Accordingly, the claimed combination of latch means provides transformation of the phase difference between the input signal and the reference signal into positive or negative binary signals. When the signal is positive, the reference signal, e.g. clock signal, will increase its phase, and for negative signals, the reference signal will decrease its phase. The two binary quadrature signals are used in the third latch means in order to produce a frequency error signal. Once the frequency-locked state is acquired, the output of the frequency detector gives a zero DC signal at the output such that the subsequent VCO keeps the frequency information. Due to its simplicity, this principle can be used in high-speed clock and data recovery systems, such as optical communication systems.
Furthermore, the proposed differential charge pump arrangement provides the advantage of being less sensitive to common-mode noise from the power supplying lines and substrate. The principle of controlling the tail current of the charge pump provides the advantage that it will be active only in a frequency error from the detector arrangement needs to be processed. Thus, the charge pump circuit will be switched off completely in the locked state, which leads to a reduced jitter in the recovery system.
Furthermore, control means may be provided in the detector arrangement, for selectively suppressing operation of the charge pump circuit to which the first binary signal is supplied, in response to a control signal derived from the second binary signal.
The first and second latch means of the detector arrangement each may comprise a double-edge triggered flip-flop arrangement. As an example, the double-edged triggered flip-flop arrangement may comprise first and second D-latch circuits receiving the input signal and being respectively controlled by a direct version and an inversed version of the respective component of the reference signal, and a multiplexer circuit being controlled by the inversed version of the respective component. This double-edge detector arrangement is thus clocked on both transitions of the random input data signal, wherein the in-phase component and the quadrature phase component are two full-speed clock signals. The output of the multiplexer circuit can thus be updated only at transitions of the input signal. Before the next data transition arrives, the output of the multiplexer circuit is kept on its previous value. The third latch means may comprise a D-latch circuit receiving the first binary signal and being controlled by the second binary signal. Using such an arrangement, positive to negative transitions of the in-phase vector can be monitored, and a frequency error signal can be generated from the quadrature vector.
The first and second binary signals may be supplied to the charge pump circuit via at least one of respective amplifier and level shifter circuits. In particular, the amplifier circuits each may comprise a combination of a feedback amplifier and a feed forward amplifier. Thereby, signal quality can be improved and the signal swing and/or common mode levels can be adapted to suite the need of the next circuit stage, e.g. the charge pump circuit. The combination of the feedback amplifier and feedforward amplifier provides the advantage of superposition of gain effects, while the output impedance can be reduced and gain can be well controlled by the feedback ratio of the feedback amplifier.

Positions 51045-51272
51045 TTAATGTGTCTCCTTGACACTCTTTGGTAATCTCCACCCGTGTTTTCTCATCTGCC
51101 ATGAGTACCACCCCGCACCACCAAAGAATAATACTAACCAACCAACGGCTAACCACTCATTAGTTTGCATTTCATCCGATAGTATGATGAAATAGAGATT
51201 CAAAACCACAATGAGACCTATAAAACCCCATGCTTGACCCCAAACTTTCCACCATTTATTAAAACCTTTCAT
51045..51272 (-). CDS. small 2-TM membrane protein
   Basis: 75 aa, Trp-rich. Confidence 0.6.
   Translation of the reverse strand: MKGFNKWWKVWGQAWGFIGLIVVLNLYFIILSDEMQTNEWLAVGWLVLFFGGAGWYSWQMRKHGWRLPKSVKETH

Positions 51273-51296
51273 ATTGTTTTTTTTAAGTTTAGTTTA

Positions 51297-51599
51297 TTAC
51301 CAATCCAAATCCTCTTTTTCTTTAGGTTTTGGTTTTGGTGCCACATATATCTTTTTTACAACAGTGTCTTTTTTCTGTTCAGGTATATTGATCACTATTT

The charge pump circuit may comprise first and second current mirror circuits respectively provided in the first and second differential branches and arranged to copy the modulated current of one differential branch into the respective other differential branch. Thereby, a double output variation can be achieved for each branch due to the fact that the current and modulation is copied into the respective other branch so as to double the output current supplied to a filter of the charge pump circuit.
Furthermore common mode rejection means may be provided for comparing a common-mode voltage at the output of the charge pump circuit with a reference voltage, and for controlling the first and second current sources based on the comparison result. This provides the advantage that the common mode level at the output of the charge pump circuit is constant irrespective of changes in temperature and supply, and an improved stability of the oscillation frequency of the VCO in the recovery loop can be achieved.
The control means of the charge pump circuit may comprise switching means for switching the tail current in response to a control signal indicating the frequency-locked state. Thereby, the tail current can be shut down completely so that there will be no jitter contribution e.g. from the coarse loop in which the charge pump circuit with the respective detector arrangement is used.
The present invention will now be described in greater detail based on preferred embodiments with reference to the accompanying drawings, in which:
The preferred embodiments will now be described on the basis of a full-rate phase-frequency detector based on a quadricorrelator circuit.